Workers installing overhead rebar built a small box they can stand on to handle the work at a height between their waists and chests, reducing strain. Part of a collection. Click on the 'collection' button to access the other items.
Problem: Working with your arms above your shoulders
Anyone who has worked with tools knows that working with your arms above
Awkward posture constructing concrete reinforcement
your shoulders will
tire you out. If you've taken a COHP ergonomics training you can also
use the technical term for this hazard: holding your arms up is an awkward
posture. Workers who work overhead have more injuries to their shoulders
than those who don't.
Ironworkers on a Boston construction site were inserting 10 foot and 14 foot lengths of #11 rebar into holes in a slurry wall. The slurry wall was seven feet above the rebar mat they were standing on.
These workers were
handling heavy rebar with arms over their heads for hours at a time, and
they were hurting.
Mike Huxley, Steward from Ironworkers Local 7, thought of a simple solution. If his crew could stand on a stable surface a foot or two above the ground, they would be able to handle the rebar at a height between their waists and chests.
Mike got help from other stewards and foremen who met with researchers in a COHP Health Trak committee. Bob Marshall, Acting Carpenters' Steward, thought workers could use a box about two feet tall, with one step. He suggested it should rest on plywood so workers can easily slide it along as they insert the rebar.
Other ironworkers helped with the design. Yrvens Pauyo shared his ideas on dimensions, so "I could hold the dowel on my shoulder instead of up here" (above his head).
Ironworker Foreman Jeff Mayotte, Local 57, tried out a box with three of his crew members, who gave feedback.
The solution: The Ironworkers' Box
Laborers in Photo: Jim Munroe, Patrick Mulkerrin, Bartley O' Malley from Local 223
Box is a wooden box, dimensions: 20" x 20" x 11". It has a rope handle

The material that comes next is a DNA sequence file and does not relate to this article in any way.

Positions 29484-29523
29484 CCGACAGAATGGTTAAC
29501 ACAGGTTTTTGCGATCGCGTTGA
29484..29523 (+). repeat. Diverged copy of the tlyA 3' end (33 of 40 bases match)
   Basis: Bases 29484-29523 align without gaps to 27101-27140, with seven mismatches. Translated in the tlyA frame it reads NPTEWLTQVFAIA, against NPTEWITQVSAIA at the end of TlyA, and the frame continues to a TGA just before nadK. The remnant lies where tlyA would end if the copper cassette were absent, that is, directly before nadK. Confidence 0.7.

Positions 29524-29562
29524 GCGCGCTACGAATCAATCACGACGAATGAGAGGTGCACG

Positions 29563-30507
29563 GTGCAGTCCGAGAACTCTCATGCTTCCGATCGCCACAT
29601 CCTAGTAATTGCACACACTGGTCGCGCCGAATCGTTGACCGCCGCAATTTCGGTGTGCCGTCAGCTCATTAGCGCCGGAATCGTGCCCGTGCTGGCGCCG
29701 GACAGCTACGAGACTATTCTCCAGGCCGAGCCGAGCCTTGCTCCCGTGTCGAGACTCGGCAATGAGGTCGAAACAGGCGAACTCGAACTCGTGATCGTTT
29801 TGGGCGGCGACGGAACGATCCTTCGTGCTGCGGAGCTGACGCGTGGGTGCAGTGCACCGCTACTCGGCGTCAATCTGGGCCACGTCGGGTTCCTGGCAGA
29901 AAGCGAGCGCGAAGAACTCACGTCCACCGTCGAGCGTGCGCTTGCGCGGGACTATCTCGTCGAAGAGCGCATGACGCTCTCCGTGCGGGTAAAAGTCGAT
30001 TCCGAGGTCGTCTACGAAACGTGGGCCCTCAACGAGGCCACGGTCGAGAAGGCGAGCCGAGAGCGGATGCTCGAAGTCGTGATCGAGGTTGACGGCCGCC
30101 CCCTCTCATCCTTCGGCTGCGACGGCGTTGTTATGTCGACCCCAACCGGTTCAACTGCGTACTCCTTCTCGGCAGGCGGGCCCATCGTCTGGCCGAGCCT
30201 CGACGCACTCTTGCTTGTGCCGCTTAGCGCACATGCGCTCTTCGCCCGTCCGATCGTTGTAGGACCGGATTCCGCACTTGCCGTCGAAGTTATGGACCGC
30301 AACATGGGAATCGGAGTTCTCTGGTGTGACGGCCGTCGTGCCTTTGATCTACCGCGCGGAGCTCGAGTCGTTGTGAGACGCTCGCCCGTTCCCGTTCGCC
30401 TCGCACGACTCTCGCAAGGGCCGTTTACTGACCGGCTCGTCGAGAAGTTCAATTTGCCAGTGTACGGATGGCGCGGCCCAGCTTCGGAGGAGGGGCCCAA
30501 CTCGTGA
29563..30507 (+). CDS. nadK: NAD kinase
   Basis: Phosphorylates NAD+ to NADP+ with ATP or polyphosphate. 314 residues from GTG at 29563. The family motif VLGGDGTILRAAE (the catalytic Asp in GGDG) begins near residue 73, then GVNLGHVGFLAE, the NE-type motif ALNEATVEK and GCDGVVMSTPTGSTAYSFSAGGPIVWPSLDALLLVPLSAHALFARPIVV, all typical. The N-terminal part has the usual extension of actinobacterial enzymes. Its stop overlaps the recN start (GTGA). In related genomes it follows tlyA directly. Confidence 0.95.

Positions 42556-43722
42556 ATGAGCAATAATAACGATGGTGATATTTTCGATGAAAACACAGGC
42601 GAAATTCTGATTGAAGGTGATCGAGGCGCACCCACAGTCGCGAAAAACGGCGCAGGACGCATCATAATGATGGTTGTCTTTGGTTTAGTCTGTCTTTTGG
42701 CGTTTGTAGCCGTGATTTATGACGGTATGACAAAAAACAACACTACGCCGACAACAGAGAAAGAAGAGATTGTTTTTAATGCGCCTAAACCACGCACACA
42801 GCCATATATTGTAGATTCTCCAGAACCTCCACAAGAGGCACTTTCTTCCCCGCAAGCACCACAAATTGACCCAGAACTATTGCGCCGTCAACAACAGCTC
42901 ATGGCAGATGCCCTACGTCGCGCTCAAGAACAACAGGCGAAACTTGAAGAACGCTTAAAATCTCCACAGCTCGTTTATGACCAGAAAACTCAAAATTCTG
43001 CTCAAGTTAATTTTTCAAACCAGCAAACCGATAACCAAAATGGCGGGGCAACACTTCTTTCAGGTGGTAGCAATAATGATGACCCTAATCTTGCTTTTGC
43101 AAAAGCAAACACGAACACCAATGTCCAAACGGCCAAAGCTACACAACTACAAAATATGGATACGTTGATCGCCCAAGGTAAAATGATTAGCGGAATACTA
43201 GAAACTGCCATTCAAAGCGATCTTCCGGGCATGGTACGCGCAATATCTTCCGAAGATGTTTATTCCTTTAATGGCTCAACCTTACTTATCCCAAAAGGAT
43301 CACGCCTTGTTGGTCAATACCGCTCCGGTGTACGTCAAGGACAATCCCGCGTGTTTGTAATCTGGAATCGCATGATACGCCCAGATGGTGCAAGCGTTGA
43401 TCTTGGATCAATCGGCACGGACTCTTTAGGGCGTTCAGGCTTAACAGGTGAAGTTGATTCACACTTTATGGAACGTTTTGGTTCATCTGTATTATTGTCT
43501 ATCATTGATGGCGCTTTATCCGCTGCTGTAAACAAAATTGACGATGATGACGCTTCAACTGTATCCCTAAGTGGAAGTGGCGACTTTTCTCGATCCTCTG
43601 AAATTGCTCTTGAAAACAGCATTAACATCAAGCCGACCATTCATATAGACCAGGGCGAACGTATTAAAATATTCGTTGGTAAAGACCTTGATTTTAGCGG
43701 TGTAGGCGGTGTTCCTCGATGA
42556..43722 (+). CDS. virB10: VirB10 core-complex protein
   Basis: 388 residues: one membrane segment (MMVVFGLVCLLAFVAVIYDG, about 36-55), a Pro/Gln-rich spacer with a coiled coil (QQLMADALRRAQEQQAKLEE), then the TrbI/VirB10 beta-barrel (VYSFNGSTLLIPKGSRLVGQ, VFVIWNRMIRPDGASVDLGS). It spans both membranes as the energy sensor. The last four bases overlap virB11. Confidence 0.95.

for carrying or sliding over rebar.
the Box in their carpenter mill.
The Ironworkers' Box raises footing for ironworkers who insert rebar into slurry walls seven feet above the lower rebar mat.
Other workers besides ironworkers can use the Box. The Laborers in the photo at left used it when they had to work with their elbows over their shoulders.
member of Laborers Local 223, appreciated the Box. "That's a handy thing.
We could use some more."
Using this bright idea...
The dimensions of this box were determined for the job that needed to be done. You can change the dimensions to suit your needs. Minimum time and effort were needed to build the box, with immediate payoff on comfort, ability to get the job done, and reduction of risk for injury.
This box is too heavy for one person to carry safely. A crane should lift it to the rebar mat, or two people can carry it. Once it's there, one person can set it up so it's comfortable for the worker.
If workers need to handle materials that are long and heavy, like rebar, they can use two boxes next to each other. For example, one ironworker can hold up the end of the rebar dowel behind another ironworker who is inserting the dowel into the wall.
Small supports like this box might have unlimited uses for uneven or unstable surfaces on your construction site. But if you want your handy boxes to stick around, don't let them be mistaken for useless scrap. Label them to be saved!
Date: March, 2002
This research was supported by a grant from the National Institute for Occupational Safety and Health, through CPWR – Center for Construction Research and Training.
For more information, or to comment on this Bright Idea...
Phone: (978) 934-3351, E-mail: Scott_Fulmer@uml.edu